The Los Angeles Lakers drafted Talen Horton-Tucker with the 46th pick in the summer of 2019. At the age of 19, Horton-Tucker is the second youngest player in the NBA. He’s got a lot of potential, but as seen by the amount of time he’s spent in the G League, he’s not quite ready yet to play on the big stage yet.
He is, however, very capable of dominating in the G League. Horton-Tucker dropped a season-high 37 points last night, going 13-27 from the field in South Bay’s loss to the Memphis Hustle.
There’s certain players you watch in the G League and can say, ‘yeah that guy shouldn’t be in the G League.’ Last year, it was obvious with Svi Mykhailiuk. Horton-Tucker isn’t to that exact level yet, but as a guard with a 6’4, 234 pound frame and wingspan of 7’1 who has flashed unique skill as a ballhandler, passer and scorer at times, the 19-year-old clearly got all the tools to get there soon.
Let’s take a closer look at what he’s done well, and where he needs to improve:
Horton-Tucker has an incredibly smooth game, aestheticallly speaking. He can create space with his ballhandling abilities, and he loves to attack the rim early into the possession, which is part of why he’s averaging 16.8 points per game.
It hasn’t always looked seamless, however. Horton-Tucker is shooting just 39.9% from the field this season. Like I said, he’s able to attack the rim, but he struggles to finish times. He does however shoot 53.2% from less than eight feet, and the way he finishes around the rim is beautiful. He’s not exactly the most explosive player, but with a wingspan of 7’1, he’s able to stretch his long arms around defenders to finish in the lane.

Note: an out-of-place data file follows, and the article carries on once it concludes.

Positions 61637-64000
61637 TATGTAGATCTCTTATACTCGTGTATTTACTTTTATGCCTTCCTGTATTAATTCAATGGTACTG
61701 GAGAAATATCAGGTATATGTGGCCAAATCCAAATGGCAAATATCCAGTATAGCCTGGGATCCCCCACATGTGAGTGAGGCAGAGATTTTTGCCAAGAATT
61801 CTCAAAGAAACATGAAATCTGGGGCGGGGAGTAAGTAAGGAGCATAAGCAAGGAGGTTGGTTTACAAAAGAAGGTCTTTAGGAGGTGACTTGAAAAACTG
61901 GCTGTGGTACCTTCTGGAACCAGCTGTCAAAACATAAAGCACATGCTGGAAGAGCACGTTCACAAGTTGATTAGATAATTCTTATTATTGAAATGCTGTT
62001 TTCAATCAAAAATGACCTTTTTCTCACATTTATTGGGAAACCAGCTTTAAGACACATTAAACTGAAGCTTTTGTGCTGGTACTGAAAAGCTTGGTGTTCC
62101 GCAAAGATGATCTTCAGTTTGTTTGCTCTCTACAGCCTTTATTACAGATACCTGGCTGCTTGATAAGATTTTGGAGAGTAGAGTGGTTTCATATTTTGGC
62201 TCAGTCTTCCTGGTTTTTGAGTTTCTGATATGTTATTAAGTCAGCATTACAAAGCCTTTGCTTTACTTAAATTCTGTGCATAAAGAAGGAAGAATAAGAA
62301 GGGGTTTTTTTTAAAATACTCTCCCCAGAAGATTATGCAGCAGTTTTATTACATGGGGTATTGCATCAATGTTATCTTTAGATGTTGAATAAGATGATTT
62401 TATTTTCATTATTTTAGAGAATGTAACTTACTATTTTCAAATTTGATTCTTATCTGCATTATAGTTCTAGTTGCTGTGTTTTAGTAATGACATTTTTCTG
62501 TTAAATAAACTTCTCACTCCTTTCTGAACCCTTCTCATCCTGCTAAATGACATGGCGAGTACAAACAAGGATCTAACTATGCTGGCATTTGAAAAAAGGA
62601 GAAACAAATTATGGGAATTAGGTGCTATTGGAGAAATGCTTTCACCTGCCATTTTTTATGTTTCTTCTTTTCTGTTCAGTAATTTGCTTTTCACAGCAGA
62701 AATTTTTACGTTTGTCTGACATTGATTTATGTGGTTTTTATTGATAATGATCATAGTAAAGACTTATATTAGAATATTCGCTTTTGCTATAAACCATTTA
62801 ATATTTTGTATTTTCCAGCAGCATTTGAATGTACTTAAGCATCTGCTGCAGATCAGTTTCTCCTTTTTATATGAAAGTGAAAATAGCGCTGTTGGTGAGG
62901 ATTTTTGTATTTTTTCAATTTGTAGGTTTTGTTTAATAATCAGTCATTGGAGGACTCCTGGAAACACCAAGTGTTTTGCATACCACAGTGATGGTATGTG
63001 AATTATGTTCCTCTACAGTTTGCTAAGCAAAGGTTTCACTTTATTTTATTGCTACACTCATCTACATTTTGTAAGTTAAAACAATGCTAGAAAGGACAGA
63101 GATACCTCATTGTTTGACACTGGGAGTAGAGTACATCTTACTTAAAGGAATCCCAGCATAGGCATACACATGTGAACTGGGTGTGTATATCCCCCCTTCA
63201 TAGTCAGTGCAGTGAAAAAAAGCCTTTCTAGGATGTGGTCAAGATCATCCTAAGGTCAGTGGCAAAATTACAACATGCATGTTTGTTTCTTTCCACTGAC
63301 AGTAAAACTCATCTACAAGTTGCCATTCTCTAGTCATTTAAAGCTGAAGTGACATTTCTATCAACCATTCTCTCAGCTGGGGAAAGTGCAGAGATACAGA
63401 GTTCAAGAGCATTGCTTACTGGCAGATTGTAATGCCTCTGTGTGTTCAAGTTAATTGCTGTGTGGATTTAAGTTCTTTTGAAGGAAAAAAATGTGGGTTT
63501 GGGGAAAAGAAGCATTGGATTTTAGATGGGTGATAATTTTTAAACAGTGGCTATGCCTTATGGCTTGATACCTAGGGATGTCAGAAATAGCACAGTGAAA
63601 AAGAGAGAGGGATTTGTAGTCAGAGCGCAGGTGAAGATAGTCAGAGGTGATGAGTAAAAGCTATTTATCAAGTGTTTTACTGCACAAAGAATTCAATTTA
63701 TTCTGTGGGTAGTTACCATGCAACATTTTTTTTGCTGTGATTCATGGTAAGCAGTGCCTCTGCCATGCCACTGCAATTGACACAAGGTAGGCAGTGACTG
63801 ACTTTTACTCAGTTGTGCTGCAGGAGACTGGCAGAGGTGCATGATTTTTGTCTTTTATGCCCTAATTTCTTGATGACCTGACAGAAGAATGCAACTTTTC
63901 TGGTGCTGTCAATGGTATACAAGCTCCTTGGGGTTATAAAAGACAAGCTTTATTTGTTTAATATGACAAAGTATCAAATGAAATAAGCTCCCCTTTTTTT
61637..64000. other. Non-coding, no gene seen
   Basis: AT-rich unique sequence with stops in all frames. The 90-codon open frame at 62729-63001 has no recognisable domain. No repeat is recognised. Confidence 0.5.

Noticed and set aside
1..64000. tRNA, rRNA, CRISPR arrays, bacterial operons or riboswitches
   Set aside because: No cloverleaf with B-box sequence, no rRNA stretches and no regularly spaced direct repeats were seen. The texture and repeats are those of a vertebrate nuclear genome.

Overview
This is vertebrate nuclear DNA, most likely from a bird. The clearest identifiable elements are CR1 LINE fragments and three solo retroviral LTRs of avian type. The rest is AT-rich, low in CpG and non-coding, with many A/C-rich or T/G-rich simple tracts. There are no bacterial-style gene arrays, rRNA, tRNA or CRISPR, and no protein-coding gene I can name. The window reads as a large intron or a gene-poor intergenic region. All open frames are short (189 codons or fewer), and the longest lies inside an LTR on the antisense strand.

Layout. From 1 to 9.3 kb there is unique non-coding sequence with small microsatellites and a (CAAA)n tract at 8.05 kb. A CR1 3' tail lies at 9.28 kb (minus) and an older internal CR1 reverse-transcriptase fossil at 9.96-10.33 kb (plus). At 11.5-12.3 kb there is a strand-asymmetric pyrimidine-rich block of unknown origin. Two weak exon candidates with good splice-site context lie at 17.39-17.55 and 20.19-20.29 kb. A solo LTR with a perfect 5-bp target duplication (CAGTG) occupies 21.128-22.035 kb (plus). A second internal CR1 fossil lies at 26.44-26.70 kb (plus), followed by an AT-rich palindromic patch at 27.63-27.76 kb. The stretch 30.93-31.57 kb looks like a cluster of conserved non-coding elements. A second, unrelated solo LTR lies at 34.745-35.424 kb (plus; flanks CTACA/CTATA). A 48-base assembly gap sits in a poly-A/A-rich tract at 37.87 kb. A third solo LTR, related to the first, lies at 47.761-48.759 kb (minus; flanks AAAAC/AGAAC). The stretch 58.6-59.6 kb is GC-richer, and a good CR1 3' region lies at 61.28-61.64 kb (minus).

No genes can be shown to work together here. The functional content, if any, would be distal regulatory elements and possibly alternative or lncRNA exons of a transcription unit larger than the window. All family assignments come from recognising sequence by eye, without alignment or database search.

Horton-Tucker is also only shooting 28.1% on his three-point attempts. He’s not a big fan of shooting corner threes, only attempting 18 all season. This is something that may take some patience. We’ve seen it from countless number of players where they just need to tweak their shot a bit, or just need more reps. With Brandon Ingram, he averaged 29.4% shooting from three his rookie season. Four years later, he’s now shooting 40.6% from there. Patience and the Lakers’ player development staff will be key with Horton-Tucker here.
As far as Horton-Tucker’s playmaking ability goes, he does a good job of finding cutters and spot-up shooters whether he’s attacking the rim or coming off of a screen. He’s averaging 4.6 assists per game this season, but again, it hasn’t been all good in that department. Horton-Tucker is also averaging a team-high 3.7 turnovers per game, and part of that is due to throwing some dangerous passes, but that’s what’s going to happen with a rookie guard who handles the ball as much as he does.
With the roster and type of season the Lakers are currently having, it’s highly unlikely that Horton-Tucker sees playing time this year unless they are end-of-game, garbage-time minutes. It’s also important to remember that Horton-Tucker was hurt all summer and wasn’t able to play during Summer League, which is where a lot of rookies start to learn how different the pace of the game is in the NBA compared to in college.
With a few games under his belt, Horton-Tucker has already started to improve. In his last five games for South Bay, he’s averaging 21.2 points on 46.3% shooting to go along with 2.6 steals per game. With a healthy summer of 2020, Horton-Tucker can possibly not only dominate in Summer League and grasp the MVP trophy that Lonzo Ball and Josh Hart were able to collect, but also play a role with the team during the regular season next year. For a roster without many draft picks coming down the pipeline and few young players to speak of, his development as both a player and an asset will be key, and worth monitoring as this team tries to extend it’s window of contention over the next few years.